Did Orlando Brown Just Have the Worst Combine Performance of All Time?

Doug Farrar@@BR_DougFarrar NFL Lead ScoutMarch 2, 2018

Oklahoma offensive lineman Orlando Brown runs a drill at the NFL football scouting combine in Indianapolis, Friday, March 2, 2018. (AP Photo/Michael Conroy)
Michael Conroy/Associated Press

INDIANAPOLIS — Oklahoma left tackle Orlando Brown came into the 2018 scouting combine with a lot to confirm for NFL executives. The 2017 Big 12 Offensive Lineman of the Year played a key role in the Sooners' passing offense, paving the way for quarterback Baker Mayfield to earn impressive success. Weighing in at nearly 6'8" and 345 pounds, Brown looked every bit the modern power-blocker. If he did well in combine drills, he could cement his status as a first-round prospect and the potential key man in an NFL offensive line for the next decade.

Sadly, none of that happened. After a combine performance that has to go down as one of the worst in the history of the event, NFL talent evaluators in need of a franchise left tackle will be scrambling back to Brown's game tape to see if there's enough evidence to mitigate his horrible performances in the drills.

It's not that his 40-yard dash time of 5.85 was much of a surprise; Brown has only recently learned to keep his weight down, and he's not the most agile guy on the field. But as former NFL offensive lineman Geoff Schwartz said on Twitter, teams don't care about his 40 time. They care that he ran a two-second 10-yard split—frequently the yardage used when judging the explosiveness of offensive and defensive linemen—when you want something in the 1.75 range.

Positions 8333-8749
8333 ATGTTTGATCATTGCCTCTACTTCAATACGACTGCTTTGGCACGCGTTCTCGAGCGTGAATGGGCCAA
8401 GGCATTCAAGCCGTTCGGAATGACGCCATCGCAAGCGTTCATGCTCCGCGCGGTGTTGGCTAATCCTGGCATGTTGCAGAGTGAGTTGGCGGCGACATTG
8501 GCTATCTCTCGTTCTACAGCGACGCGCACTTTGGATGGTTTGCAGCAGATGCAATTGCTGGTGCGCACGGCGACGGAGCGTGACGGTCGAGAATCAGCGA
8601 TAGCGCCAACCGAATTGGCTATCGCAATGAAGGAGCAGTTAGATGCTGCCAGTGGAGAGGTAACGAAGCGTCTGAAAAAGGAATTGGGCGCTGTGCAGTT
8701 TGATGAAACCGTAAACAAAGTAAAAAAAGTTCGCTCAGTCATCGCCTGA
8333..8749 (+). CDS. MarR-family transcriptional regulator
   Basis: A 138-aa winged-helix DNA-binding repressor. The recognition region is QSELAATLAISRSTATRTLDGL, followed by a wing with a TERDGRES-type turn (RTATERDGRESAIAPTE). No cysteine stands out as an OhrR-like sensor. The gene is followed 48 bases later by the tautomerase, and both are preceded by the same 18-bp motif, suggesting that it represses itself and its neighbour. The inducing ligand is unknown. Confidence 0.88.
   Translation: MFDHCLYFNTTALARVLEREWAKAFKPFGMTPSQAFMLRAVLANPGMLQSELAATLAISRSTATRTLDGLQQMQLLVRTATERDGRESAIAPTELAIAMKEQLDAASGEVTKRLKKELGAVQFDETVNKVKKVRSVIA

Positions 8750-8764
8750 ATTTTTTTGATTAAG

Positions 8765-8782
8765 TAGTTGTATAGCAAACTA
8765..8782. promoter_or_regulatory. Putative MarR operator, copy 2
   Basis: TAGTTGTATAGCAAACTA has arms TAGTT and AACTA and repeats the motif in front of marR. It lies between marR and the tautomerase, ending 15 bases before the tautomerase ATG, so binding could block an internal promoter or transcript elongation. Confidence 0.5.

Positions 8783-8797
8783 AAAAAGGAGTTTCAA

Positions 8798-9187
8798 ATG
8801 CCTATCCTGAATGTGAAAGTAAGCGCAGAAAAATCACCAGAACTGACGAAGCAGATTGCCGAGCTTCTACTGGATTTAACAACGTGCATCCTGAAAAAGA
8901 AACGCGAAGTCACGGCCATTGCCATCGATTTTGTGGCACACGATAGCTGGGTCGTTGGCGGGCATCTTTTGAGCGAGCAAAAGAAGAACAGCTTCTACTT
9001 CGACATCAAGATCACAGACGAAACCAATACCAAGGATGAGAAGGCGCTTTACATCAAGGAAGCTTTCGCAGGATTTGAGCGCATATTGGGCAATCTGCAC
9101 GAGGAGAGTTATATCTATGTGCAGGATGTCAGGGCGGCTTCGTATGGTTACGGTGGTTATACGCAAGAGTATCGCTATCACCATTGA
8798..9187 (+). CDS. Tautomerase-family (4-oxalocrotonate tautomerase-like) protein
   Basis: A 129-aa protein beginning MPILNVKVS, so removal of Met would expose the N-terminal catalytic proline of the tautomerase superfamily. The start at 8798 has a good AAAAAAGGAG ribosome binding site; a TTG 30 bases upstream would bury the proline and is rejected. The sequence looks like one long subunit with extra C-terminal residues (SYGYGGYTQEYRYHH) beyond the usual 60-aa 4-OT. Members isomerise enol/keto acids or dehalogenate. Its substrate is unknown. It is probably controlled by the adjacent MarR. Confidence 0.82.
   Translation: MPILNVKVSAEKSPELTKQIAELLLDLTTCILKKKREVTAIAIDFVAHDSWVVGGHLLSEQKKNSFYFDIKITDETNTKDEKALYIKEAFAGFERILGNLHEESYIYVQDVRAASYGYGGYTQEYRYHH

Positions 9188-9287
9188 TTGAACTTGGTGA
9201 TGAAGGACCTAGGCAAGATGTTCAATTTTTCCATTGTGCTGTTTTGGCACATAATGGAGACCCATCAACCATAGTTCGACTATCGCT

Then, you factor in the strength and explosiveness exercises, and you wind up with a real concern for a player who was supposed to be a first-day pick. Per NFL.com's Chase Goodbread, Brown finished dead last among offensive linemen in the 225-pound bench press (14 reps), the vertical jump (19.5 inches) and the broad jump (6'10").

"It's appropriate to have the conversation that that's going to hurt him, in addition to the 14 reps on the bench," NFL Network analyst Mike Mayock said of Brown's 40-yard dash. He added, "If you look at him, he's really kind of underdeveloped in his upper body."

That's what happens when a prospect tests this badly in combine drills. Not only will NFL evaluators go back to Brown's tape to see what they may have missed, but they'll now also try to avoid looking at that tape with a jaundiced eye. Brown's performance at the bottom of his positional group in so many drills shows he was not prepared to participate in the most important testing event of his young life.

Moreover, his explanation as to why he was able to put up just 14 reps on the bench press Thursday raised a lot of eyebrows.

"I didn't stick to my breathing routine," Brown said Thursday afternoon. "That's the lowest I have ever done, and I'll redo it at my pro day. Keeping it real, it will be held against me. All my numbers will be held against me. As an offensive tackle, my numbers are going to be compared to other offensive tackles. That's just the reality of it."

Oklahoma's pro day will be packed with NFL scouts, coaches and executives primarily due to Mayfield's presence, but it will also give Brown one more public opportunity to redeem himself.

Perhaps he should adhere to a different breathing routine.

Ron Jenkins/Associated Press